Consumer group Which? has accused the UK's Payment System Regulator (PSR) of letting banks off the hook by not forcing them to reimburse customers who fall victim to online money transfer scams.
Which? had raised the issue with the regulator earlier this year, concerned that consumers had no legal right to claim money back from their banks in such circumstances.
The PSR subsequently launched an investigation and published an action plan. But while the regulator stated that banks must do more to prevent these scams happening in the first place, must produce better data around reports of scams and must react quicker to help consumers recover losses, it stopped short of making banks legally liable for any financial loss.
The PSR has "let banks off the hook" said Alex Neill, managing director of Which? home and legal services. "The outcome for people is unfortunately that they will continue to be scammed out of millions of pounds. We need to see swift action and not see this kicked into the long grass in the second half of 2017."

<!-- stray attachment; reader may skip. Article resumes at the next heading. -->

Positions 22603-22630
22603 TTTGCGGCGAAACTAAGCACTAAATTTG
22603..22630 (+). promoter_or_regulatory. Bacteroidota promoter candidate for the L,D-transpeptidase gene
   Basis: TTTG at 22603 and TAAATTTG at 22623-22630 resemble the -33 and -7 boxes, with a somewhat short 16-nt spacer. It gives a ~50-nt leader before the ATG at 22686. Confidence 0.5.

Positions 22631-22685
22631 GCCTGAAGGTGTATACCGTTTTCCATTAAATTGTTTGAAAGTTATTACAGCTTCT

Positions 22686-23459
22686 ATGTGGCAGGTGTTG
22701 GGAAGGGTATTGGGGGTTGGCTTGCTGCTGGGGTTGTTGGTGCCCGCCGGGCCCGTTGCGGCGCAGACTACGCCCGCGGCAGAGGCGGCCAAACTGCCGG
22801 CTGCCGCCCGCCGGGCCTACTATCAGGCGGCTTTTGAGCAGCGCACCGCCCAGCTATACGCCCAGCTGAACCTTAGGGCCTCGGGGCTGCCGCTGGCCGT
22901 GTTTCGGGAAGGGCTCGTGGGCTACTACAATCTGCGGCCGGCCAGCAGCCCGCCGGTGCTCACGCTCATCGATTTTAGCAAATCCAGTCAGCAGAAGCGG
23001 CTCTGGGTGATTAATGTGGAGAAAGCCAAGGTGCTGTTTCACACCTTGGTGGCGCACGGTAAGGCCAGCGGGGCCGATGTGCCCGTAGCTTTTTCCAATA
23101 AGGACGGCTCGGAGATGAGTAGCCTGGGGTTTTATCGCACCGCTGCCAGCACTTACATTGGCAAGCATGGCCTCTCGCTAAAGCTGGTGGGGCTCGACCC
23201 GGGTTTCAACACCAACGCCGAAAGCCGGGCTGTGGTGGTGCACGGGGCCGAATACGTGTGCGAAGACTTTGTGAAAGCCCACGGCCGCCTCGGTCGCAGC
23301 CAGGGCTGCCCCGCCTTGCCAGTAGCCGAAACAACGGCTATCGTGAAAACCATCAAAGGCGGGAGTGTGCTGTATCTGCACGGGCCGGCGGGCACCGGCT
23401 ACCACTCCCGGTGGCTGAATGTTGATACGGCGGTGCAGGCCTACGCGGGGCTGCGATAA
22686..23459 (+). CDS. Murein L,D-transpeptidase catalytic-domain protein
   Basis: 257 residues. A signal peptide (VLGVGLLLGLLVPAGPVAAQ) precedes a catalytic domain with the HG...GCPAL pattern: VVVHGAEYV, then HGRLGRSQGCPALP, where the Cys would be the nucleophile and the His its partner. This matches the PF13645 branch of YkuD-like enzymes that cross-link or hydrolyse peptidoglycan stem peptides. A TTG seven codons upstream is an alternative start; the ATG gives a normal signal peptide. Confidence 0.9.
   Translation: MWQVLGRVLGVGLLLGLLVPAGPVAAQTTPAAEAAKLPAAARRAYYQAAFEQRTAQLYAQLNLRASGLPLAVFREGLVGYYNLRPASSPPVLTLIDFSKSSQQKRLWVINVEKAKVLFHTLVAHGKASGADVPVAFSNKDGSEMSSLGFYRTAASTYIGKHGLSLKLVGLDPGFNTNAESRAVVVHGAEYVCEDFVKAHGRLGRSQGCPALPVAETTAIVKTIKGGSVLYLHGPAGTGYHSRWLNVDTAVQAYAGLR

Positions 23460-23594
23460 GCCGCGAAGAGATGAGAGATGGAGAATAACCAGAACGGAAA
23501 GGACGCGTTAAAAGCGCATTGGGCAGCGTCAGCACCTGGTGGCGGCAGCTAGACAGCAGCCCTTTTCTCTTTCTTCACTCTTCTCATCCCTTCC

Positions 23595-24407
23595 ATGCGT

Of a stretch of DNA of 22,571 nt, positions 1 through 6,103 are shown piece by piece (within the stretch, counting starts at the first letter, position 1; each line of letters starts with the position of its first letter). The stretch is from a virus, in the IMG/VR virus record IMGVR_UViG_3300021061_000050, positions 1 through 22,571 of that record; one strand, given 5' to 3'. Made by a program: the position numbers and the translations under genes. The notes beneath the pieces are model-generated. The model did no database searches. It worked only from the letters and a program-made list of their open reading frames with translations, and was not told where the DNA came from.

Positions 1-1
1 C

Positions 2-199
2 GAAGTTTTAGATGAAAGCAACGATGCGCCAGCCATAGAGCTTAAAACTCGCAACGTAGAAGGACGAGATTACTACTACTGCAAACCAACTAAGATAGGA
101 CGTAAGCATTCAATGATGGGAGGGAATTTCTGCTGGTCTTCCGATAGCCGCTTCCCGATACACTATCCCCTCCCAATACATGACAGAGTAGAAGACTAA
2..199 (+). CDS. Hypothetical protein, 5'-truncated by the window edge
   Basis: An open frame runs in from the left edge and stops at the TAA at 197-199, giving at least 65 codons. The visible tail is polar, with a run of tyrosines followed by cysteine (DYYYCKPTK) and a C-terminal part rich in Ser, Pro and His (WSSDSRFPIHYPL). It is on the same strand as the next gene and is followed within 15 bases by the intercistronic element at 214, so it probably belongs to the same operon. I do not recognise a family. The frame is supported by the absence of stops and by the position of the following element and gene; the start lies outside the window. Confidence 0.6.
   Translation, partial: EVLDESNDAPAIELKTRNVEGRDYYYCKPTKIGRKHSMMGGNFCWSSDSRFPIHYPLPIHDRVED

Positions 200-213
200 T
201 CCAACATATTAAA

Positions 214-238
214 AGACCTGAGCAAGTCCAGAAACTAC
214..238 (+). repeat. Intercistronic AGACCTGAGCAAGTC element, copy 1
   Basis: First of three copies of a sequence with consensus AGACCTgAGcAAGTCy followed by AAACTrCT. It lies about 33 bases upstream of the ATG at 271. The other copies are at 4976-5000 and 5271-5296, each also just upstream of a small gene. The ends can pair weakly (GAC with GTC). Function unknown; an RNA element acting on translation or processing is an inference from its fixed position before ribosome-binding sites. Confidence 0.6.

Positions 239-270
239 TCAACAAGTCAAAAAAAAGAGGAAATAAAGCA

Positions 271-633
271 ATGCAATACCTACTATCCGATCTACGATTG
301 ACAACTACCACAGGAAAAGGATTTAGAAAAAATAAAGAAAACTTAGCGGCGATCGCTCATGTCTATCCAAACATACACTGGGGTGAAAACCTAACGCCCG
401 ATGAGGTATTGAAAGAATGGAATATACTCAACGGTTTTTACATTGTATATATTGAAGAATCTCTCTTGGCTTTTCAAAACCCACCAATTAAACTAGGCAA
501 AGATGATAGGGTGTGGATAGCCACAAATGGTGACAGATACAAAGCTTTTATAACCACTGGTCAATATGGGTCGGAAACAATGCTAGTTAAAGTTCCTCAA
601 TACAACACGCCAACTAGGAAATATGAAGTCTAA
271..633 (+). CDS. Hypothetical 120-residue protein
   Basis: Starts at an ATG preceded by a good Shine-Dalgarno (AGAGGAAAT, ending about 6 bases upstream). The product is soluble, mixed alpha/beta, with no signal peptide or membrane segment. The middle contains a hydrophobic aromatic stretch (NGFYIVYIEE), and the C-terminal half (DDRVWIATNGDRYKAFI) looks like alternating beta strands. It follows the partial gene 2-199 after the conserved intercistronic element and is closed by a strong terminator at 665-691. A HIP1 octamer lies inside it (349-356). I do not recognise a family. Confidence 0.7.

The consumer body has long argued that UK retail banks have failed to keep up with changing consumer habits, notably the increasing number of bank transfers - more than 70 million a month compared to 100 million in a whole year. In addition, many of these transfers are done electronically.
Which? launched a reporting tool in November and within two weeks had more than 650 victims reporting losses of more than £5.5 million from money transfer scams.
Banks have countered that many of the vulnerabilities are beyond their control, such as the compromise of clients' personal data, and there are various legal obstacles when it comes to sharing crime-related data.
The banks have called for new powers for data-sharing and, along with the Financial Fraud Action group launched the Take Five campaign ealrier this year to urge consumers to think first before transferring money.
"There is no silver bullet," said PSR managing director Hannah Nixon. "Tens of thousands of people have, combined, lost hundreds of millions of pounds to these scams but the data we have seen so far is incomplete. We need a concerted and co-ordinated industry-wide apporach to better protect consumers and we need to start it today."